Published as part of our sister-site GamesIndustry.biz' widely-read weekly newsletter, the GamesIndustry.biz Editorial offers analysis of one of the issues weighing on the minds of the people at the top of the games business. It appears on Eurogamer after it goes out to GamesIndustry.biz newsletter subscribers.
The BBFC, it seems, can't do anything right these days. On one hand, it's been dragged through a humiliating defeat over the release of Manhunt 2 in the UK, and has been lambasted - somewhat unfairly - for being unfair to videogames and overly censorious. On the other hand, it has been blasted by Britain's red-top press for allowing formerly banned 1980s "video nasties" to be released on DVD - with some of the nation's politicians, who never saw a bandwagon they didn't like the look of, hopping on board to chime in on the organisation's excessive leniency.
The reality lies somewhere in the middle. The release of old video nasties is little more than a recognition that the original bans were reactionary, censorious and unjustifiable. At the other end of the spectrum, the Manhunt 2 mess is largely down to the depressing reality that with the 18 certificate so widely ignored by retailers and parents alike, the BBFC has little leeway for dealing with content of this type. Banning content outright is never the right decision in any free society, but faced with such an extreme case, some sympathy is due for board - caught, as they were, between a litigious rock and a politically explosive hard place.
The extensive debate surrounding the BBFC, combined with the publication of the government-commissioned Byron Review of the risks to children from inappropriate Internet and videogame media, has placed the spotlight on the other side of the ratings situation in the UK - PEGI. The Pan-European Game Information rating, carried by videogames across Europe (often in tandem with more local, national rating schemes) has emerged as the darling of the games industry itself, being loudly championed by firms like EA and Microsoft as the preferred system for age rating.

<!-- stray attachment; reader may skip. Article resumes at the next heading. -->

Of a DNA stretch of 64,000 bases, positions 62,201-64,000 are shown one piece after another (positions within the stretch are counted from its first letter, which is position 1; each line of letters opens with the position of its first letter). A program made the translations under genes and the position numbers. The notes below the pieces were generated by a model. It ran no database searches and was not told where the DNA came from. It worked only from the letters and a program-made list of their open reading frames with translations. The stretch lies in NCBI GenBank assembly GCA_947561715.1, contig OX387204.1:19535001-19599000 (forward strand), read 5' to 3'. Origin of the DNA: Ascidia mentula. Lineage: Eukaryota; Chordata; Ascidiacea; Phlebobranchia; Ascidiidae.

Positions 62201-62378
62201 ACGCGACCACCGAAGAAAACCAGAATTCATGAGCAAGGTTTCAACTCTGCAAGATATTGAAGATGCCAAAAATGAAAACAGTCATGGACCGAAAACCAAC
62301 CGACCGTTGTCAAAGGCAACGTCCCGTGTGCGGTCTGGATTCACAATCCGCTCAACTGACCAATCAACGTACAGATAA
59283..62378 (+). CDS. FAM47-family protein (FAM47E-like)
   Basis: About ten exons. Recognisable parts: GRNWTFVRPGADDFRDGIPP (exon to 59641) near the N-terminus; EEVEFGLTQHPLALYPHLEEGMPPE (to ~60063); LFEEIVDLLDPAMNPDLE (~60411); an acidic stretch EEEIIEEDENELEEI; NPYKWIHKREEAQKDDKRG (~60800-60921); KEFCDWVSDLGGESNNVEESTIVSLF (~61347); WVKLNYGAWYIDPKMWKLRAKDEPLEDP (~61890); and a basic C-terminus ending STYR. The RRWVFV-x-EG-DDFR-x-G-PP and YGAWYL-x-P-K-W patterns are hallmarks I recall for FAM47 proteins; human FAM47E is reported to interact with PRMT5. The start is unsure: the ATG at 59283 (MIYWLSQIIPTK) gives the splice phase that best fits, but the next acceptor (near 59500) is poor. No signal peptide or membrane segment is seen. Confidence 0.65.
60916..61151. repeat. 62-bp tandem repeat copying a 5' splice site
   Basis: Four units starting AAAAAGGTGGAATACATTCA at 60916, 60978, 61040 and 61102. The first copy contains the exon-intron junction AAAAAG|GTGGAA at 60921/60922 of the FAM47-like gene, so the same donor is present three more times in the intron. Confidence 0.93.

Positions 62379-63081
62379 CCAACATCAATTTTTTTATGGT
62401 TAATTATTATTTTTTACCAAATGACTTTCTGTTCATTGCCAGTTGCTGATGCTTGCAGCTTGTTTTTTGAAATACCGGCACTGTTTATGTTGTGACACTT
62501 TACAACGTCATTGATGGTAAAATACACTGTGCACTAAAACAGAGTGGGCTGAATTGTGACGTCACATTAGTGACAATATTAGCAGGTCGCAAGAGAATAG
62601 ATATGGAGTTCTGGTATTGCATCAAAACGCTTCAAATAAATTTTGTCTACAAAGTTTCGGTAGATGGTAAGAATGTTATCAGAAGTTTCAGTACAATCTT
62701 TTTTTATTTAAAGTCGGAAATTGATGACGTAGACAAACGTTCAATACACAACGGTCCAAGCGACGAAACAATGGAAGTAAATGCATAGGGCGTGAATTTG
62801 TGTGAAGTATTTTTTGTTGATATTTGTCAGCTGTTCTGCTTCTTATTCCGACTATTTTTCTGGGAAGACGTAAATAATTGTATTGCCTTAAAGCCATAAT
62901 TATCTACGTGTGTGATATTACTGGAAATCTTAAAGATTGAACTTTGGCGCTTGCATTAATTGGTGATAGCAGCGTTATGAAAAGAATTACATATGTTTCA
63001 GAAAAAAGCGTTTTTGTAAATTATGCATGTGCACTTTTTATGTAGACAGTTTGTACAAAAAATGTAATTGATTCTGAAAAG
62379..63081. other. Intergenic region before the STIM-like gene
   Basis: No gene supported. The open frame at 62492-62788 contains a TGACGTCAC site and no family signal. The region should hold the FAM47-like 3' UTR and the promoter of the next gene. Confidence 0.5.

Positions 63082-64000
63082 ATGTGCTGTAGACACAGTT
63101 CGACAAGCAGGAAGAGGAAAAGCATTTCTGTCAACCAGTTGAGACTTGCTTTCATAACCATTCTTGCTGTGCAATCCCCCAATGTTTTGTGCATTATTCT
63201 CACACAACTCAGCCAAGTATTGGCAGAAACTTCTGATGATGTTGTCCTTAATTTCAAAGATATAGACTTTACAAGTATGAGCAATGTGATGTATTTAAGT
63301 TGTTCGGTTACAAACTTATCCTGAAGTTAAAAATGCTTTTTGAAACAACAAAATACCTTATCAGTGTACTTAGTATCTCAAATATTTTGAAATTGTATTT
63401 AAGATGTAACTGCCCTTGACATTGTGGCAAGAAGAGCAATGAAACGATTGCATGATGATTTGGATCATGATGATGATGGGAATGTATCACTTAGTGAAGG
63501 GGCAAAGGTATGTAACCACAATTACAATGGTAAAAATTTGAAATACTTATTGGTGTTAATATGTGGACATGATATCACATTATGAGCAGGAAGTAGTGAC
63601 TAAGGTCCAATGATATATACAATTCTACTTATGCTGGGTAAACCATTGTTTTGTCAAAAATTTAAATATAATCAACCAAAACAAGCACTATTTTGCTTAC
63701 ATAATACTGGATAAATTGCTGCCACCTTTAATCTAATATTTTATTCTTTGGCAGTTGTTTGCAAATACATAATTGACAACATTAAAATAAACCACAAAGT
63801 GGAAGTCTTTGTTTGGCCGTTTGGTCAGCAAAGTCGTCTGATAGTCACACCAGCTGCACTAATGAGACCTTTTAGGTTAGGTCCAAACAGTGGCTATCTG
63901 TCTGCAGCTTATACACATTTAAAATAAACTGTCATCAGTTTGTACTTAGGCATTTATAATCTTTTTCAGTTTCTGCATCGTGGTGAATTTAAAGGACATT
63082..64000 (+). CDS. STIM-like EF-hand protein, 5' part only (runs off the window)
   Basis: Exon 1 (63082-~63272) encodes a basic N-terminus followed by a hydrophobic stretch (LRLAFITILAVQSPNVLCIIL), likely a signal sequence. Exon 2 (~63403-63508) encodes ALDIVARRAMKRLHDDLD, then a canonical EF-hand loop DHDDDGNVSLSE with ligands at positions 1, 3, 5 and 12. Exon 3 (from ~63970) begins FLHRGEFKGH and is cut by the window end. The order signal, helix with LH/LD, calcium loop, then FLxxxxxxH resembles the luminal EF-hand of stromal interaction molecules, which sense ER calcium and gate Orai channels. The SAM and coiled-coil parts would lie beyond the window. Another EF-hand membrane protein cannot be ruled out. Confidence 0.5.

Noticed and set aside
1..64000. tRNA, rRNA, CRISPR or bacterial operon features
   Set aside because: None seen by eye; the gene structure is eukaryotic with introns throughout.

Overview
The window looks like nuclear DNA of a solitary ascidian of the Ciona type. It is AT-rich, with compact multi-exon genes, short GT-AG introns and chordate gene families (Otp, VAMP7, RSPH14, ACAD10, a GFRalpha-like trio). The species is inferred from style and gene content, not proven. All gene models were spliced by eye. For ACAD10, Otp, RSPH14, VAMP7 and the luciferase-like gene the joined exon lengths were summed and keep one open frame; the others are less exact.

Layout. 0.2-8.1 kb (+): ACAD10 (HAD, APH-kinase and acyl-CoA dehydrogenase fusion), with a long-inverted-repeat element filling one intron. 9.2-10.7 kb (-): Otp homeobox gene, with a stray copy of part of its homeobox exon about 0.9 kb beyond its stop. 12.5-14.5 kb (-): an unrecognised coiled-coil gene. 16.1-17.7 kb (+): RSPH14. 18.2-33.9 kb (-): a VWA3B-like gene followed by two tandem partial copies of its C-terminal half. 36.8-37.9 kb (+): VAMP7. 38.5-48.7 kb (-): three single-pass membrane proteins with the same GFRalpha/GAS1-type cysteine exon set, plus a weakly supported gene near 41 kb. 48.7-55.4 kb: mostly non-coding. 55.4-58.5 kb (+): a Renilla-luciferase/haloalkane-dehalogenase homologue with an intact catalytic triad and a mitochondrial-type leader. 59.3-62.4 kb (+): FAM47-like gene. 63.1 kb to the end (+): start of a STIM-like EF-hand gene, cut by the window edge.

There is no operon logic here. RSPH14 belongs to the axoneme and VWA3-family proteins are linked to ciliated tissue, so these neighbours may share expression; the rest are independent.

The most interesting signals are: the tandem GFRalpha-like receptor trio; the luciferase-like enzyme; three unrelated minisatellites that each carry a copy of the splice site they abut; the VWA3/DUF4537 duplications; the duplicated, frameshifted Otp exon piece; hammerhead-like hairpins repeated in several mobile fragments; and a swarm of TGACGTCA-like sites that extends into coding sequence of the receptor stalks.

Mind you, this is unsurprising. PEGI is, after all, the industry's own standard - and you'll forgive the cynicism in the observation that there isn't an industry anywhere on the planet that wouldn't prefer to be regulated by a tame body of its own devising rather than by body imposed by government. Watching Microsoft's UK corporate affairs boss, Matt Lambert, champion PEGI in front of MPs at the Culture, Media and Sport Select Committee hearings on videogame and Internet content, the reactions of the politicians were telling. Lambert was perfectly eloquent, but industries asking to regulate themselves are always seen in broadly the same dim light as children asking to set their own bedtimes.
However, it ought to be observed that PEGI does do a remarkably strict job - it's certainly no soft touch where industry ratings are concerned, having issued a large number of 18+ ratings for products which the BBFC has subsequently rated as a 15 or even lower. In part, this is because PEGI rates for the entirety of Europe, and its age ratings therefore reflect the sensibilities of the continent's most conservative states in each category. Cynically, it could also be argued that with an 18 rating largely being seen as an effective marketing tool rather than a restriction on sales in many countries, PEGI probably doesn't have any onus upon it not to sprinkle them around rather liberally.
So, the industry likes PEGI - it likes being in control of its own ratings, and it claims that PEGI is more tailored to game content, stricter and more informative than the BBFC symbols. The former points are certainly fair, but the latter point is somewhat debatable. Although PEGI's symbols include a range of icons to illustrate what type of content a game includes, the BBFC has taken to including a brief text description in many of its ratings boxes, which is rather more clear and descriptive than PEGI's approach.